|Computer Pioneer Kathleen Booth Dies At Age 100|
|Written by Sue Gee|
|Sunday, 30 October 2022|
Kathleen Booth, who died last month, had a remarkable career in which she achieved many firsts. She is credited with the first assembly language, founding and teaching in the first university computer science department and research into natural language translation and neural networks well ahead of her time.
If the name Kathleen Booth fails to ring any bells this is because her fame was eclipsed by her husband Andrew Booth. However, apart from the algorithm that bears his name, much of what he is remembered for was a joint enterprise. The fact that she co-designed and built the ARC, one of the very first operational computers, is recorded in our history article, Andrew Booth and the Forgotten Computers, but as far are Kathleen is concerned that is almost all that is said. This article hopes to redress the balance.
Kathleen Hylda Valerie Britten was born in Stourbridge, Worcestershire, a market town on the River Severn but during her teenage years attended King Edward VI High School for Girls in Birmingham which then, as now, had an outstanding academic record. She went on to obtain a BSc in Mathematics from Royal Holloway College, part of the University of London in 1944. On graduation she spent two years at the Royal Aircraft Establishment in Farnborough as a Junior Scientific Officer carrying out structural tests on materials for use in aircraft manufacture and then in 1946 she joined a team of mathematicians under Andrew Booth at Birkbeck College undertaking calculations for the scientists working on the X-ray crystallography images which contributed to the discovery of the double helix shape of DNA.
To help with the number-crunching involved Andrew Booth was intent on building a computing machine and had started on a design for the ARC, the Automatic Relay Computer. This was no general purpose computer. It was specifically designed to do Fourier synthesis, an essential step in determining a crystal’s structure and while it was Andrew's design it was Kathleen who did the construction, together with another female assistant, Xenia Sweeting.
Kathleen Britten, Xenia Sweeting and Andrew Booth
In a visit to the United States in 1946 to see the progress being made with computer technology Andrew Booth had met Warren Weaver of the Rockefeller Foundation, Jay Forrester, Vanavar Bush, Howard Aiken and John Von Neumann - all leading lights in US computer development. Warren Weaver suggested that Booth pay a return visit in 1947 as a Rockefeller Fellow at an institution of his choice. He chose Princeton and and Kathleen Britten accompanied him. When they arrived they found that actually very little was going on by way of computer construction but there was a lot of theory to absorb - in particular von Neumann architecture. This new knowledge led to a redesign of the ARC, the ARC2 and two important papers about it - General considerations in the design of an all-purpose electronic digital computer and Coding for A.R.C., the publication in which Kathleen first outlined her assembly language, or autocode, for ARC2. She also wrote the assembler for it this computer which was redesigned as the SEC (Simple Electronic Computer).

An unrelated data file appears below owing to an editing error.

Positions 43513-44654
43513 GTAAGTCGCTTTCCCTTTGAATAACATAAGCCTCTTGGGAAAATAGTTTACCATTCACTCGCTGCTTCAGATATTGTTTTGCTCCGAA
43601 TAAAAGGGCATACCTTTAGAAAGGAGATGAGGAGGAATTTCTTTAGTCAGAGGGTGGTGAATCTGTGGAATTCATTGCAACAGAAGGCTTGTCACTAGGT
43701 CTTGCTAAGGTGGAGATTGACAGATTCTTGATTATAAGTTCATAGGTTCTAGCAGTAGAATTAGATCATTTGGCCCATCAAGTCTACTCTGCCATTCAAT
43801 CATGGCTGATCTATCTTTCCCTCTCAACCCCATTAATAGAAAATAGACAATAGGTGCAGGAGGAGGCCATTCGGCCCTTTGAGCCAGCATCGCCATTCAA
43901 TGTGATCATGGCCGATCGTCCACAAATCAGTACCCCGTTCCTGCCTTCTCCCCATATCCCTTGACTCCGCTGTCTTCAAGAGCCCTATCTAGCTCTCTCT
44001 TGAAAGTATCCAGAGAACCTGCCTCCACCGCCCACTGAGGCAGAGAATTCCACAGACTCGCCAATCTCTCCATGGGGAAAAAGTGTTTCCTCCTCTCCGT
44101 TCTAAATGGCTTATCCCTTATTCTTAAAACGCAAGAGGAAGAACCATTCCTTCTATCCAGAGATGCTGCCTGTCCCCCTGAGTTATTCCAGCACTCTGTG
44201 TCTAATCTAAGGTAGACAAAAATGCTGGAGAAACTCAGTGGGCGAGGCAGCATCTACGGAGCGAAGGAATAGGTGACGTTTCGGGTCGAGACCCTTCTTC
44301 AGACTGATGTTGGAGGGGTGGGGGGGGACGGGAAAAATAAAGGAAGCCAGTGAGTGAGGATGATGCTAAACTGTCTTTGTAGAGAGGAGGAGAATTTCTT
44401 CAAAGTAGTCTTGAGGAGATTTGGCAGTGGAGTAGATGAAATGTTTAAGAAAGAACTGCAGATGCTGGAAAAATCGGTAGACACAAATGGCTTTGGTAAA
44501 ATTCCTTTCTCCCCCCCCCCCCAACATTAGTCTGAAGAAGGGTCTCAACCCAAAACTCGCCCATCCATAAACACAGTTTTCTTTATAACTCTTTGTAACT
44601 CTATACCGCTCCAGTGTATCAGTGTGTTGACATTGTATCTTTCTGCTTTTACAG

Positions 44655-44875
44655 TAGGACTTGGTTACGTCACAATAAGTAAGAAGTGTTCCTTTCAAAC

In 1950, the year in which she and Andrew were married, Kathleen gained her PhD in applied mathematics. In 1953 they co-wrote Automatic Digital Calculators, which included the general principles involved in the new “Planning and Coding” programming style. Their next computer design was for the All-purpose Electronic (X) Computer, where X could be replaced by the name of any sponsor who came up with the money to build one! The first was the British Rayon Research Association and so the APE(Rayon) Computer was built and operated successfully for the first time on 2nd May 1952.
To secure funding for their work on APE(C)X, the Booths again went to the Rockefeller Foundation, which provided it on condition that the computer worked with human languages as well as just mathematics. This machine translation in November 1955 was well ahead of its time, a remarkable feat for a machine with a tiny amount of memory:
Kathleen wrote her seminal book Programming for an Automatic Digital Calculator for the APE(C)X computers and it was published by Butterworth in 1958.
Still at Birkbeck, the previous year the Booths had co-founded the first university department for teaching computing. Then called the Department of Numerical Automation it is now Department of Computer Science and Information Systems. It awarded the first Master's degree in this discipline to Norman Kitz who built the SEC and Kathleen taught programming to undergraduates - another first.
Credit: CompSci Heroes
In 1962, when a proposal to establish a chair of Computer Engineering at Birkbeck for Andrew Booth was thwarted, the Booths emigrated to Canada where where Kathleen became a research fellow and lecturer at the University of Saskatchewan, and in 1965 director of a national project on machine translation of language. In 1972 the couple moved to the Lakehead University, Ontario, where Kathleen was appointed professor of mathematics. Six years later they retired to Vancouver Island where they founded a computer consulting business.
Kathleen remained active into her retirement, continuing with her research into neural networks, started while still at Birkbeck, where she had devised a program to simulate the ways animals recognize patterns and had also worked in a neural network for character recognition. In 1993 with her son Ian, she co-authored a paper Using neural nets to identify marine mammals, a couple of decades before the re-emergence of interest in this area.
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|Last Updated ( Monday, 31 October 2022 )|